DEAR ABBY: Dr. Eugene Schoenfeld recently said in your column that most psychiatrists deny that chronic fatigue is a "real disease." I write to offer a different opinion, shared by a growing number of physicians who have studied the scientific literature on chronic fatigue syndrome -- which now numbers several thousand research articles.
There is no evidence of any psychiatric disorder in a sizable number of patients with this illness. However, in laboratory tests, there is evidence of abnormalities in the brain and immune system of many of these patients. The immune system abnormalities, fortunately, do not seem to make patients vulnerable to infections. I highlight those studies in an article published in the Journal of the American Medical Association in October 1997.
We still do not understand the cause of chronic fatigue syndrome, but studies around the world show that the illness involves real changes in the bodies of many patients. It is not, as Dr. Schoenfeld seems to believe, "all in their heads." -- ANTHONY L. KOMAROFF, M.D., PROFESSOR OF MEDICINE, HARVARD MEDICAL SCHOOL
DEAR DR. KOMAROFF: Thank you for sharing your professional opinion with me, and for offering other physicians a reliable source of information about chronic fatigue and immune dysfunction syndrome. I am pleased that advances in understanding this disease have been made. I know my readers will be also.
DEAR ABBY: I am responding to "Feeling Worthless in New Hampshire," who wrote that her husband didn't value her because he brings in the money while she stays home managing the household and caring for the children.
As a child and as a teen-ager, I watched my mother care for my siblings and me and didn't think anything of it. Now the tide has turned. Because of an injury, I remain at home while my wife works. I had never realized how exhausting it can be to handle everything at home. I have a newfound respect for all women who remain at home while the "man of the house" works, not to mention those women who work and manage their homes, too. Even though my wife is tired after a day at the office, she pitches in around the house far more than I did when I was working on the outside. I wonder how many men come home and consider giving their wives a break by helping out.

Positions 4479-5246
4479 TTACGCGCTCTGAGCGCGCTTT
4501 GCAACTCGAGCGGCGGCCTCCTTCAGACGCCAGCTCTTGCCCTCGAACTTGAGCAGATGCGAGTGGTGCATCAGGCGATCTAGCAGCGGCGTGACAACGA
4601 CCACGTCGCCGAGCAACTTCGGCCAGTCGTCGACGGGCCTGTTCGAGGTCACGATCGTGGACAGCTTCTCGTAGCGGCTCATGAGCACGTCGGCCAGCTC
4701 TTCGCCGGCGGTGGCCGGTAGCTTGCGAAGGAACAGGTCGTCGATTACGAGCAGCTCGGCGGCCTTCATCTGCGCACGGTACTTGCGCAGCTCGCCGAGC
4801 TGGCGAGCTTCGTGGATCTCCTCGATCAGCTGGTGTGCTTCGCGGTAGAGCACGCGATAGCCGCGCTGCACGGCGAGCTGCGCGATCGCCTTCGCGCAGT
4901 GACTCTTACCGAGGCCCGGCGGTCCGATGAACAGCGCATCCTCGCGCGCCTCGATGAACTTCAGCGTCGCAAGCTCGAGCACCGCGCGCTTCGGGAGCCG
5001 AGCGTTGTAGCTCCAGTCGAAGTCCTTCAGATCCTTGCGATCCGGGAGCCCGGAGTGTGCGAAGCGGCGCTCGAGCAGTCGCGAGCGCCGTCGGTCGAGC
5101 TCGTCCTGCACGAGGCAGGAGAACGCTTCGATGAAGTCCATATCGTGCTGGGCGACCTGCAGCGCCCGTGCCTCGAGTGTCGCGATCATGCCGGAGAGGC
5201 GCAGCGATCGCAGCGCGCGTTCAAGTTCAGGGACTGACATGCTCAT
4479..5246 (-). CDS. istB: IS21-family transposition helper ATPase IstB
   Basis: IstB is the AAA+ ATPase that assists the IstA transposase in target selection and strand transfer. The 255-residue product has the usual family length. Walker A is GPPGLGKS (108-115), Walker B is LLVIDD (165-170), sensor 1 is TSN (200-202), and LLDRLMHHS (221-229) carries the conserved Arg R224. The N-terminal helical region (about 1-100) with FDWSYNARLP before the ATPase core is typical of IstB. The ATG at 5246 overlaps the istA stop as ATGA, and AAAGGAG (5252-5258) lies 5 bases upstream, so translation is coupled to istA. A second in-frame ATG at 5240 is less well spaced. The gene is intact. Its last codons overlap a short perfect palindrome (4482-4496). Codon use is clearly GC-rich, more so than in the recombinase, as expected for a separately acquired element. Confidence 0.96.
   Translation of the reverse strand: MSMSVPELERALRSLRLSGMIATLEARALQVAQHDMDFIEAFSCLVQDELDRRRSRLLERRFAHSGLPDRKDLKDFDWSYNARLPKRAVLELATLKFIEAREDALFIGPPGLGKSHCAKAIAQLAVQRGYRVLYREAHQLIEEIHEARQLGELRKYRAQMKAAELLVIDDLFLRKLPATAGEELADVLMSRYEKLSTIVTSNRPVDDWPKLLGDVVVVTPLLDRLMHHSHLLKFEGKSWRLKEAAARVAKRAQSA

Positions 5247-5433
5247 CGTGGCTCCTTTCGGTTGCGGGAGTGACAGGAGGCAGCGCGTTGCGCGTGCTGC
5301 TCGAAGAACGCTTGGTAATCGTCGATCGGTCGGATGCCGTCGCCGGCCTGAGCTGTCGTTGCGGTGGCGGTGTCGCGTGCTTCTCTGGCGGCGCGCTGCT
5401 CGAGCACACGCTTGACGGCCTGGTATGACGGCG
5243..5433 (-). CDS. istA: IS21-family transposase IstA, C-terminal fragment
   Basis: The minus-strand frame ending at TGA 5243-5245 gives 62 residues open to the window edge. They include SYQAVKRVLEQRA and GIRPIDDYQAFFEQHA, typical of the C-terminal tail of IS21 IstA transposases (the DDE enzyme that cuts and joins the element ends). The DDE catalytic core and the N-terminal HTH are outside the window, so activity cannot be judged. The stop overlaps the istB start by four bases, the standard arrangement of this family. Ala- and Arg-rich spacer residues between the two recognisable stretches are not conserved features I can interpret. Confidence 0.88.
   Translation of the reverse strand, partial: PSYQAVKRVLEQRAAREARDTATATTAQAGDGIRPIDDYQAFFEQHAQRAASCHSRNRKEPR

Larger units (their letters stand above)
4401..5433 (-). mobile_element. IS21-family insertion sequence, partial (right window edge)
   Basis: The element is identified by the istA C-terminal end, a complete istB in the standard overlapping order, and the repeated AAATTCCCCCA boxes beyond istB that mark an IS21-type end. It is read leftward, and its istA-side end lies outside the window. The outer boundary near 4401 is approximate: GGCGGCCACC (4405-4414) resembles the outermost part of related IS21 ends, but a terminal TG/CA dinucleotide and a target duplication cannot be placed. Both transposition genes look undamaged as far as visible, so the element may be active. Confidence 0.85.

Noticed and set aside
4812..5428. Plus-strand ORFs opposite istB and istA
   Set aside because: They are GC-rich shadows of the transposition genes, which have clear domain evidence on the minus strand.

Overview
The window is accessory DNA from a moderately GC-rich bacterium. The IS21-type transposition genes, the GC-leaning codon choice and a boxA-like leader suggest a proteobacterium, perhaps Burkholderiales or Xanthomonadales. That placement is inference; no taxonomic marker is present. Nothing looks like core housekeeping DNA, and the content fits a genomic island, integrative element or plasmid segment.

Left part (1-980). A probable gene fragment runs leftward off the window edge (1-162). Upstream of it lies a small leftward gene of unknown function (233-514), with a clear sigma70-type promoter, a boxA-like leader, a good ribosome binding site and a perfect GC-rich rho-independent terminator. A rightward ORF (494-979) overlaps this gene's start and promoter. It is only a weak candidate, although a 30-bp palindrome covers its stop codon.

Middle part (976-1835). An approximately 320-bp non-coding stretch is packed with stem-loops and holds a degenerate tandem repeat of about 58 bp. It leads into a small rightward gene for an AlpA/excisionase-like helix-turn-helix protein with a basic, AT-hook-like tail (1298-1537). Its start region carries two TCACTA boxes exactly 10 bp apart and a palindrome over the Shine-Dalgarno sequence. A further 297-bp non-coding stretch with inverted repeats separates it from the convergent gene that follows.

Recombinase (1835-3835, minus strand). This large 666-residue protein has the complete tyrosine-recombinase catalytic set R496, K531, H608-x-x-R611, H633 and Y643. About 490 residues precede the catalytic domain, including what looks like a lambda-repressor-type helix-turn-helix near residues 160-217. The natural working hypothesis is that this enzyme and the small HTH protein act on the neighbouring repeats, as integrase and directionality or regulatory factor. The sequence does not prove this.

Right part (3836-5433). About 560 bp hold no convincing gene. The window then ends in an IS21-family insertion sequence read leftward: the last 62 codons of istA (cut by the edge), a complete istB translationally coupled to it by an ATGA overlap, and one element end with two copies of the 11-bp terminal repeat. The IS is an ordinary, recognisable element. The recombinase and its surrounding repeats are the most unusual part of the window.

"Worthless" should be proud that she manages one of the most important "corporations" in the world -- the family. My hat is off to all stay-at-home mothers. I now have more respect for them and for what I took for granted all those years. -- STAY-AT-HOME DAD
DEAR DAD: My hat is also off to them, and to YOU as well, for saying so!
DEAR ABBY: There are a few words in our wonderful language that irritate me, and I would think your many readers have their pet peeve words as well. Why don't you take a reader survey on the subject? Maybe I'm not the only one whose blood pressure goes up from certain words.
For starters, here's a short, homemade poem:
There are words in English that irk us all,
From me you'll get no quibbling.
And the one that drives me up a wall
Is when a kid is called a "sibling."
-- CHARLES F. YARHAM, ROCKY RIVER, OHIO
DEAR CHARLES: Cute! Readers?
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